Open Science Research Excellence

Open Science Index

Commenced in January 2007 Frequency: Monthly Edition: International Paper Count: 6

6
10009698
UV Resistibility of a Carbon Nanofiber Reinforced Polymer Composite
Abstract:

Nowadays, a great concern is placed on the harmfulness of ultraviolet radiation (UVR) which attacks human bodies. Nanocarbon materials, such as carbon nanotubes (CNTs), carbon nanofibers (CNFs) and graphene, have been considered promising alternatives to shielding materials because of their excellent electrical conductivities, very high surface areas and low densities. In the present work, carbon nanofibers have been synthesized from solutions of Polyacrylonitrile (PAN)/ N,N-dimethylformamide (DMF) by electrospinning method. The carbon nanofibers have been stabilized by oxidation at 250 °C for 2 h in air and carbonized at 750 °C for 1 h in H2/N2. We present the fabrication and characterization of transparent and ultraviolet (UV) shielding CNF/polymer composites. The content of CNF filler has been varied from 0.2% to 0.6 % by weight. UV Spectroscopy has been performed to study the effect of composition on the transmittance of polymer composites.

5
10009518
Preparation of Carbon Nanofiber Reinforced HDPE Using Dialkylimidazolium as a Dispersing Agent: Effect on Thermal and Rheological Properties
Abstract:

High-density polyethylene reinforced with carbon nanofibers (HDPE/CNF) have been prepared via melt processing using dialkylimidazolium tetrafluoroborate (ionic liquid) as a dispersion agent. The prepared samples were characterized by thermogravimetric (TGA) and differential scanning calorimetric (DSC) analyses. The samples blended with imidazolium ionic liquid exhibit higher thermal stability. DSC analysis showed clear miscibility of ionic liquid in the HDPE matrix and showed single endothermic peak. The melt rheological analysis of HDPE/CNF composites was performed using an oscillatory rheometer. The influence of CNF and ionic liquid concentration (ranging from 0, 0.5, and 1 wt%) on the viscoelastic parameters was investigated at 200 °C with an angular frequency range of 0.1 to 100 rad/s. The rheological analysis shows the shear-thinning behavior for the composites. An improvement in the viscoelastic properties was observed as the nanofiber concentration increases. The progress in the modulus values was attributed to the structural rigidity imparted by the high aspect ratio CNF. The modulus values and complex viscosity of the composites increased significantly at low frequencies. Composites blended with ionic liquid exhibit slightly lower values of complex viscosity and modulus over the corresponding HDPE/CNF compositions. Therefore, reduction in melt viscosity is an additional benefit for polymer composite processing as a result of wetting effect by polymer-ionic liquid combinations.

4
10005591
Carbon-Based Electrodes for Parabens Detection
Abstract:

Carbon nanofiber-epoxy composite electrode has been investigated through voltammetric and amperometric techniques in order to detect parabens from aqueous solutions. The occurrence into environment as emerging pollutants of these preservative compounds has been extensively studied in the last decades, and consequently, a rapid and reliable method for their quantitative quantification is required. In this study, methylparaben (MP) and propylparaben (PP) were chosen as representatives for paraben class. The individual electrochemical detection of each paraben has been successfully performed. Their electrochemical oxidation occurred at the same potential value. Their simultaneous quantification should be assessed electrochemically only as general index of paraben class as a cumulative signal corresponding to both MP and PP from solution. The influence of pH on the electrochemical signal was studied. pH ranged between 1.3 and 9.0 allowed shifting the detection potential value to smaller value, which is very desired for the electroanalysis. Also, the signal is better-defined and higher sensitivity is achieved. Differential-pulsed voltammetry and square-wave voltammetry were exploited under the optimum pH conditions to improve the electroanalytical performance for the paraben detection. Also, the operation conditions were selected, i.e., the step potential, modulation amplitude and the frequency. Chronomaprometry application as the easiest electrochemical detection method led to worse sensitivity, probably due to a possible fouling effect of the electrode surface. The best electroanalytical performance was achieved by pulsed voltammetric technique but the selection of the electrochemical technique is related to the concrete practical application. A good reproducibility of the voltammetric-based method using carbon nanofiber-epoxy composite electrode was determined and no interference effect was found for the cation and anion species that are common in the water matrix. Besides these characteristics, the long life-time of the electrode give to carbon nanofiber-epoxy composite electrode a great potential for practical applications.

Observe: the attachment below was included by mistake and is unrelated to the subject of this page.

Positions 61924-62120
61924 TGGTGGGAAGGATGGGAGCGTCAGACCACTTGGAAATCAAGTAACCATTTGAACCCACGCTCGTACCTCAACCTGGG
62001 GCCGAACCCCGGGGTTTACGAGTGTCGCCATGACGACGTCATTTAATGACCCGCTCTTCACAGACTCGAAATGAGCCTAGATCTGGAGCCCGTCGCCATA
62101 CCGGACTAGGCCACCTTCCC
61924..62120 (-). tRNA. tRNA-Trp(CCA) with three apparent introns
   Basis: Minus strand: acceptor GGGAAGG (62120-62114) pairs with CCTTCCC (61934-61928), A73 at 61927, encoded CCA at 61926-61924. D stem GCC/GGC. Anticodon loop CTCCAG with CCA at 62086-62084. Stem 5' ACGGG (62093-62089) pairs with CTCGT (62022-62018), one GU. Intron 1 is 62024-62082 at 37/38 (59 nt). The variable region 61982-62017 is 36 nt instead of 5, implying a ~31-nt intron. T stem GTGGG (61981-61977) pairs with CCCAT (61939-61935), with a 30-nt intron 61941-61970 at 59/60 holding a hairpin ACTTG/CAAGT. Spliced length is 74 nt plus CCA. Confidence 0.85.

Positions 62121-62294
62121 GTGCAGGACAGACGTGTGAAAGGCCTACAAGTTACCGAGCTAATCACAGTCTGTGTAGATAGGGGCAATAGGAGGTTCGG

3
10005622
Carbon-Based Electrochemical Detection of Pharmaceuticals from Water
Abstract: